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Scripps Cancer Center— Stevens Division at Scripps Memorial Hospital

TON - December 2013 Vol 6 No 11 published on December 20, 2013 in Cancer Center Profile

Meeting the Needs of Patients

The Scripps Cancer Center—Stevens Division is located at Scripps Memorial Hospital in La Jolla, California, and is part of the San Diego County–wide Scripps Health cancer care network. The center is committed to working with cancer patients from diagnosis through treatment. As 1 of only 2 Integrated Network Cancer Programs in California (as designated by the American College of Surgeons), Scripps Health encompasses the oncology resources of 5 hospital campuses, a broad network of cancer care specialists and affiliated physicians, and the renowned Scripps research professionals.

In addition to providing a full continuum of cancer care for patients, the center offers cancer prevention and early detection services and access to educational and social support services.

The Oncology Nurse-APN/PA spoke with Janine Rodriguez, RN, and Paula Thomas, LCSW, about their work at Scripps Cancer Center—Stevens Division at Scripps Memorial Hospital, 1 of the 5 campuses in the Scripps network.

Can you describe the services you provide for cancer patients?
Janine Rodriguez (JR):
I am the nurse navigator/clinical coordinator providing support for the patient through his or her treatments. I work with patients who have all types of cancer, and the majority of my work is with outpatients. Occasionally, I will see inpatients after a surgical procedure. Patients are referred to our support services by medical oncologists, surgeons, nurses on the oncology floor, or social workers, and we get self-referrals as well.

We call patients for a face-to-face interview after an initial diagnosis of cancer. For example, I might help them get a wig after their hair falls out from chemotherapy or direct a breast cancer patient to physical therapy if she develops lymphedema. I refer them to wellness classes, including yoga and meditation for de-stressing them, and nutritional support. In general, both Paula and I are patient advocates, and we are here to help meet their needs.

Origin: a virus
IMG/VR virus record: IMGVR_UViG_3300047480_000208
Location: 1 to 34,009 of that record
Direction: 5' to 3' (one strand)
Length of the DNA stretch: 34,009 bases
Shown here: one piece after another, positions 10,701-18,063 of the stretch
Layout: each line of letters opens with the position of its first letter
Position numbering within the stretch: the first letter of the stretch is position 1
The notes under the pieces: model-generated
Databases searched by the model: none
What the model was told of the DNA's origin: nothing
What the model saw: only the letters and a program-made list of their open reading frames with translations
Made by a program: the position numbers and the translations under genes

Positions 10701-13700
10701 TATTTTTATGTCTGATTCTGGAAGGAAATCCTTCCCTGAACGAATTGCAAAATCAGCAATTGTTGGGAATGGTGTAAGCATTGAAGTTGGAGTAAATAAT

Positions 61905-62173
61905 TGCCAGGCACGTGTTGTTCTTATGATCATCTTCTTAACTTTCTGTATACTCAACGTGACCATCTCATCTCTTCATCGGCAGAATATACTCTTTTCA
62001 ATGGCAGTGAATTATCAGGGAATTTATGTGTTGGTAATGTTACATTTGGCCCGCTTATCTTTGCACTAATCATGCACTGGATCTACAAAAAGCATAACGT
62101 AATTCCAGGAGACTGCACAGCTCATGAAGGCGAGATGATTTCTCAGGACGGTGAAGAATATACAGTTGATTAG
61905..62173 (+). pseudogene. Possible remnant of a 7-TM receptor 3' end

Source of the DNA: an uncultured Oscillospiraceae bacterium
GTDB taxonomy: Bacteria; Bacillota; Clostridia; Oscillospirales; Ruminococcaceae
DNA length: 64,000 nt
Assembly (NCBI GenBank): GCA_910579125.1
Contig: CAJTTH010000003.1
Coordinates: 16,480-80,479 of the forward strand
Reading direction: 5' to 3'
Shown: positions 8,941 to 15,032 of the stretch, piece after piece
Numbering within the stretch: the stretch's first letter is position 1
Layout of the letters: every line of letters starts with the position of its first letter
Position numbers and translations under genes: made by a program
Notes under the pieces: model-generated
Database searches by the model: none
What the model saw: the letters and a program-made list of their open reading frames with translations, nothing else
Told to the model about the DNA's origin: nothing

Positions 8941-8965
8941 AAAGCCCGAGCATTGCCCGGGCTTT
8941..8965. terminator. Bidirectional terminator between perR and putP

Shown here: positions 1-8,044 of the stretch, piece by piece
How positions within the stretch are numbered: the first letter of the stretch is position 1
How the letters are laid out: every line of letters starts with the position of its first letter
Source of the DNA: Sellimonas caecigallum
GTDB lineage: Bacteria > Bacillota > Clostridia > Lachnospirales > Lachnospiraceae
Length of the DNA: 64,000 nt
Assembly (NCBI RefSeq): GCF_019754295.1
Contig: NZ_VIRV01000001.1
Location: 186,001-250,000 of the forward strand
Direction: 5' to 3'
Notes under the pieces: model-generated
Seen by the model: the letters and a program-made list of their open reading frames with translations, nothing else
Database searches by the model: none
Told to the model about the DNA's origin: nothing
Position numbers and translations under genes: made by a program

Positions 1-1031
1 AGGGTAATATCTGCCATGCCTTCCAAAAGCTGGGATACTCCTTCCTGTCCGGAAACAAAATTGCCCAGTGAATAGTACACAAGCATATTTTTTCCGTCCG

Paula Thomas (PT): I am an outpatient oncology social worker at the Stevens Cancer Center. I offer psychosocial support and screen the patients for emotional distress. I also help them deal with financial issues, insurance, and transportation, linking them to resources to solve these problems. I also offer emotional support and provide an outlet for them to discuss their fears and anxieties openly, which they usually don’t want to do with their families.

I also facilitate the Scripps Gyne-cological Cancer Support Group.

Tell me about that.
PT:
The group includes anywhere from 13 to 16 women who meet twice a month. Most of them have ovarian cancer, but women with other gynecologic cancers are also invited to join the group. I have been facilitating this group for about a year and a half, and it is flourishing.

We deal with difficult issues, as most of these women are ovarian cancer patients at high risk of relapse and death. The group is incredible, helping women maintain resilience and providing compassion on this difficult journey. As you can imagine, the composition of the group changes with the loss of members.

Because the discussion about loss can be overwhelming, I generally don’t recommend support group participation at the time of initial diagnosis. I usually wait until after about 8 to 12 weeks following initial diagnosis to suggest participation, because at this time women typically need support.

JR: I am tangentially involved in helping to put on social events for the group. We are having a holiday tea next week, and it will be a lighthearted celebration.

What are your biggest challenges in this work?
PT:
For me, I have to overcome and deal with my own fears associated with cancer death. I want to be careful not to transmit my fears to my patients. Even though I have worked in other settings where patients die, like hospice, I find working with cancer patients the most challenging in this regard—probably because so much is unknown for them.

JR: I don’t have the same fears. I was an ICU nurse and an ER nurse for many years. My biggest challenge relates to organizational structure. With 5 different hospitals serving different patient populations, I want to ensure that all patients have equal access to our support services. It can be frustrating, because we don’t always have access to all the patients we would like to help.

What are your biggest rewards?
JR:
The patients and their families are so grateful for our help in allowing them to express themselves and in directing them to concrete resources for their problems. We might help a person living alone to get food, for example. The interaction with patients is my reward.

PT: I would echo that. Waxing philosophical, social work is dirty work. You work in all kinds of settings where the problems are not pretty. But the reward is that you are giving a lifeline to a patient. It is a wonderful feeling to help distraught persons feel better so they can face the journey ahead.

Not only do we provide services and connect patients with resources, but also, I will connect them with a therapist if they are having emotional problems.

JR/PT: The other Cancer Center personnel include our medical director, James Sinclair, MD; our administrative assistant, Eileen Gaudette; and an advanced nurse practitioner (APN) Cathleen Sugarman; as well as a full-time genetic counselor, Jaime Malone, MS, CGC. l

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Last modified: September 9, 2019